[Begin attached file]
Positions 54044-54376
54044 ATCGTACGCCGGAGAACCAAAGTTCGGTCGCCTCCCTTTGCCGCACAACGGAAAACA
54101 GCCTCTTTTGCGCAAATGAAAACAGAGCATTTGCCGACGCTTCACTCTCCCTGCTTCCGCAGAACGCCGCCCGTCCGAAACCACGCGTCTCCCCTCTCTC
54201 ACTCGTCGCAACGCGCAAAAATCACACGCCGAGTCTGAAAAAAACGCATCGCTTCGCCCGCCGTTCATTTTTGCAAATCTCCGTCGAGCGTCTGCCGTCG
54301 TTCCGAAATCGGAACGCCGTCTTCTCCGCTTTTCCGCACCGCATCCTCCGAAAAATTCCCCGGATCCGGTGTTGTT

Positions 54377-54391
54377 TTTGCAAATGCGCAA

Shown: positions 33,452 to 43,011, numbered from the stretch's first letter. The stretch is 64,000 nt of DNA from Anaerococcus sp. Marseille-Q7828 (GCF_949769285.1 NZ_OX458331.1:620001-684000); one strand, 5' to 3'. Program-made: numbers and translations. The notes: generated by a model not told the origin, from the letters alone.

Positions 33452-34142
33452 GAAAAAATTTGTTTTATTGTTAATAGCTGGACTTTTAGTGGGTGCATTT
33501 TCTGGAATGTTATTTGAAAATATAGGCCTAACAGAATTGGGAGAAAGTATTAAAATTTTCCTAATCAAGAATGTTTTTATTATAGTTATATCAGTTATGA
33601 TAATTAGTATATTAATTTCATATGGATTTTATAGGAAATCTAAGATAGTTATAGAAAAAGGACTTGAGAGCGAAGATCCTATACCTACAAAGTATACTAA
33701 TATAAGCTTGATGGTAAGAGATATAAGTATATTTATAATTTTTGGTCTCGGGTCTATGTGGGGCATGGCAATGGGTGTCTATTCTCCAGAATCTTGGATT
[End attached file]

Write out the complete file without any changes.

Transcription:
Positions 54044-54376
54044 ATCGTACGCCGGAGAACCAAAGTTCGGTCGCCTCCCTTTGCCGCACAACGGAAAACA
54101 GCCTCTTTTGCGCAAATGAAAACAGAGCATTTGCCGACGCTTCACTCTCCCTGCTTCCGCAGAACGCCGCCCGTCCGAAACCACGCGTCTCCCCTCTCTC
54201 ACTCGTCGCAACGCGCAAAAATCACACGCCGAGTCTGAAAAAAACGCATCGCTTCGCCCGCCGTTCATTTTTGCAAATCTCCGTCGAGCGTCTGCCGTCG
54301 TTCCGAAATCGGAACGCCGTCTTCTCCGCTTTTCCGCACCGCATCCTCCGAAAAATTCCCCGGATCCGGTGTTGTT

Positions 54377-54391
54377 TTTGCAAATGCGCAA

Shown: positions 33,452 to 43,011, numbered from the stretch's first letter. The stretch is 64,000 nt of DNA from Anaerococcus sp. Marseille-Q7828 (GCF_949769285.1 NZ_OX458331.1:620001-684000); one strand, 5' to 3'. Program-made: numbers and translations. The notes: generated by a model not told the origin, from the letters alone.

Positions 33452-34142
33452 GAAAAAATTTGTTTTATTGTTAATAGCTGGACTTTTAGTGGGTGCATTT
33501 TCTGGAATGTTATTTGAAAATATAGGCCTAACAGAATTGGGAGAAAGTATTAAAATTTTCCTAATCAAGAATGTTTTTATTATAGTTATATCAGTTATGA
33601 TAATTAGTATATTAATTTCATATGGATTTTATAGGAAATCTAAGATAGTTATAGAAAAAGGACTTGAGAGCGAAGATCCTATACCTACAAAGTATACTAA
33701 TATAAGCTTGATGGTAAGAGATATAAGTATATTTATAATTTTTGGTCTCGGGTCTATGTGGGGCATGGCAATGGGTGTCTATTCTCCAGAATCTTGGATT